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Window "blank" cut from a junkyard work van (has the required curvature) and conveniently the bolt holes for the original window are the same diameter hole I would typically drill if I'm trying to emulate a pinch weld using mig.
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Weld through primer paint and "weld through" seam sealant were used in between the two sheets of metal and securely(?) clamped using a saw horse. Prime note for anyone wanting to emulate, I've discovered the "weld through" seam sealer is for resistance pinch welding ONLY...
I may have earned my callsign "Smokey" all over again today...
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Prepped for paint and final result. It looks nice enough if you don't get up close, but it gets the job done, increases our privacy, and gives us much more surface area for insulation later on.

As for the rear fuel tank, the nice expensive dual filler neck didn't work out. Its a nice product, nothing wrong with it, but considering the location of the tank the length of hose required I haven't been able to fill the rear tank at any gas station. So I fabbed up a hidden rear filler
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Welded and seam sealed in a similar fashion to the door, the donor was an S10 truck. It's angled right down to where the fill hole of the rear gas tank is. There was no other place we could figure out to put the fill cap on the outside without removing the rear air conditioning, and this still keeps the fill cap hidden from view. We figured we don't need access to it unless specifically going on long trips (so it's a convenient enough spot) and it's not too intrusive on our rear storage since I'll be building a drawer system anyway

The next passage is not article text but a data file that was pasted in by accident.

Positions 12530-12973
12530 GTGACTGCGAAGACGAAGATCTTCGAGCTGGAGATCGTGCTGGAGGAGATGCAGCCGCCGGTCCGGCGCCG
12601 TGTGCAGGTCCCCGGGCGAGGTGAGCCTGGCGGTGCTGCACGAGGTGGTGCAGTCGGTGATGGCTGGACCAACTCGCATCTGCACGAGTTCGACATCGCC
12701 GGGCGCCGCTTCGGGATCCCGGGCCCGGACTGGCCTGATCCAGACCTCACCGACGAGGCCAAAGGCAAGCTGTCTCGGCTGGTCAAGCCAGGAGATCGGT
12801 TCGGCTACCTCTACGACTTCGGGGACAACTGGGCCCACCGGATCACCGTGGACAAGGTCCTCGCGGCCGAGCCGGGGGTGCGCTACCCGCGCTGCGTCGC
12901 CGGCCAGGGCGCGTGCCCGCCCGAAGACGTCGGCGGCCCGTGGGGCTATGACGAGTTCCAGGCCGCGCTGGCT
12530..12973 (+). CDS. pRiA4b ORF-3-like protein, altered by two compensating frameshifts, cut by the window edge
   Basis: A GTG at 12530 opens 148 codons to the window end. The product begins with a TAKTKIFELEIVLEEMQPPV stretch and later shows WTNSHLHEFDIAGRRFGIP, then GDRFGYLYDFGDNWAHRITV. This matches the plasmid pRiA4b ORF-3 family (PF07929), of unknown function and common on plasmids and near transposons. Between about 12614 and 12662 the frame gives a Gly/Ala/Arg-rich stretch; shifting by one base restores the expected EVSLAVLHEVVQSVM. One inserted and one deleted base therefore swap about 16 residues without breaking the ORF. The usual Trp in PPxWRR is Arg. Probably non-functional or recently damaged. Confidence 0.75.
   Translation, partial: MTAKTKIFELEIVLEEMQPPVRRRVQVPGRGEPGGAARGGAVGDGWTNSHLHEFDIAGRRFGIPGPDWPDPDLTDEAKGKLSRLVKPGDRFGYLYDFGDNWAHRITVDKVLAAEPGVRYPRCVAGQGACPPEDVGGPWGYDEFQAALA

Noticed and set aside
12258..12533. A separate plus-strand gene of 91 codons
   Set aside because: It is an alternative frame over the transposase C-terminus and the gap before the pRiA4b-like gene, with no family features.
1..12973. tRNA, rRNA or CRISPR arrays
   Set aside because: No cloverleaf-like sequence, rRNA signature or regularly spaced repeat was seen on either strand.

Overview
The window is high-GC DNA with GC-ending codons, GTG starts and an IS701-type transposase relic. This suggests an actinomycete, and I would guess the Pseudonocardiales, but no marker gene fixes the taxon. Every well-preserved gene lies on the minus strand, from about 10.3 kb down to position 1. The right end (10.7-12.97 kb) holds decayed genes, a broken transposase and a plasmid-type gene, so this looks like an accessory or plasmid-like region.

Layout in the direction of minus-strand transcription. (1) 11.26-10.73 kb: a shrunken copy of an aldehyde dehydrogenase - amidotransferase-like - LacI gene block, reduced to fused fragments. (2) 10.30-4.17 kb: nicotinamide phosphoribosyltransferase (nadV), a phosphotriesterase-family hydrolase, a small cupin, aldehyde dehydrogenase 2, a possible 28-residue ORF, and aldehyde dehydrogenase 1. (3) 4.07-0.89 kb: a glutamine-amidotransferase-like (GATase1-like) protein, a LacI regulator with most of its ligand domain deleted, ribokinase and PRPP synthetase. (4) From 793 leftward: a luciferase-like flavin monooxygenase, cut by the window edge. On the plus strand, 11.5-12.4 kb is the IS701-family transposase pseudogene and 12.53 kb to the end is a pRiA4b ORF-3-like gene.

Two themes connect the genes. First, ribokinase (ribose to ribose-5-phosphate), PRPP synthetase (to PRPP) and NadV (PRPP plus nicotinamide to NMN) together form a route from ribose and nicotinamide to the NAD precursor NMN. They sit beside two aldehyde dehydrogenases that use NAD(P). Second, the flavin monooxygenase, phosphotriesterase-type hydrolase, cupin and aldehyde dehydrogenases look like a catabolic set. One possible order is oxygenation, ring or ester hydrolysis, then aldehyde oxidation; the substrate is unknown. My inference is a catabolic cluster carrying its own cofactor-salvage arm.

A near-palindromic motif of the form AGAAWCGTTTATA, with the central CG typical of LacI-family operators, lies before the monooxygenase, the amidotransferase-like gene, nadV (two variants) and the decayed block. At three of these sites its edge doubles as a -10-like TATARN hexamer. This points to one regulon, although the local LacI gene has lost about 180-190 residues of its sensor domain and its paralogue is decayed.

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OverlandRS

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Adventure

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Portland, OR, USA
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TJ
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LoMac
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Nice truck interesting mods! If I need to go bigger than the BroncoSport a full size Econoline 4x4 is what it will be unless I can find a S&S M1078 cheap.
 

Built By Fluffy

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Nice truck interesting mods! If I need to go bigger than the BroncoSport a full size Econoline 4x4 is what it will be unless I can find a S&S M1078 cheap.
Thanks! I really wanted to build an LMTV but the wife said no :(
The van has been great though, all considering having camp set up as soon as parked and still being able to fit in normal parking spaces are major bonuses
 
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OverlandRS

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Portland, OR, USA
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TJ
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LoMac
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I grew up every school break in a 1969 TEC Ford Econolone poptop camper. I remember pulling into camp, and dad would pop the top and set hammocks in place, by the time mom and us kids were back from toilets, all ready for dinner and bed. I remember we had a shore power cord but once Dad and Grandpa installed the dual battery system we never use it. I really think a 4x4 or just lifted van is the ultimate offgrid long term adventure vehicle. Picture Not Ours; but basically identical to our Harvey blue 2WD Econoline.